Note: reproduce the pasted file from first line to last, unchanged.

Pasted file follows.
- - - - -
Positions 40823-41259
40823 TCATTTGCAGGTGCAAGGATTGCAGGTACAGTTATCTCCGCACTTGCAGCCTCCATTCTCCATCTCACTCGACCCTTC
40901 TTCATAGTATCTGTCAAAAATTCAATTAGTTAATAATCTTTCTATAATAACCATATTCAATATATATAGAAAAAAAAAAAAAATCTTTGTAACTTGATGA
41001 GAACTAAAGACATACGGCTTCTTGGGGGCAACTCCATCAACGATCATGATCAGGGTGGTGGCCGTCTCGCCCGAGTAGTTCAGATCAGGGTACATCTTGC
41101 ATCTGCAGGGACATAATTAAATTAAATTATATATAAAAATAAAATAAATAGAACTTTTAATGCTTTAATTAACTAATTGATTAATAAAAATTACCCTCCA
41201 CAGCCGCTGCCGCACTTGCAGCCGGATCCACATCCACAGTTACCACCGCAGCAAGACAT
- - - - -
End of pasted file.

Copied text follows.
Positions 40823-41259
40823 TCATTTGCAGGTGCAAGGATTGCAGGTACAGTTATCTCCGCACTTGCAGCCTCCATTCTCCATCTCACTCGACCCTTC
40901 TTCATAGTATCTGTCAAAAATTCAATTAGTTAATAATCTTTCTATAATAACCATATTCAATATATATAGAAAAAAAAAAAAAATCTTTGTAACTTGATGA
41001 GAACTAAAGACATACGGCTTCTTGGGGGCAACTCCATCAACGATCATGATCAGGGTGGTGGCCGTCTCGCCCGAGTAGTTCAGATCAGGGTACATCTTGC
41101 ATCTGCAGGGACATAATTAAATTAAATTATATATAAAAATAAAATAAATAGAACTTTTAATGCTTTAATTAACTAATTGATTAATAAAAATTACCCTCCA
41201 CAGCCGCTGCCGCACTTGCAGCCGGATCCACATCCACAGTTACCACCGCAGCAAGACAT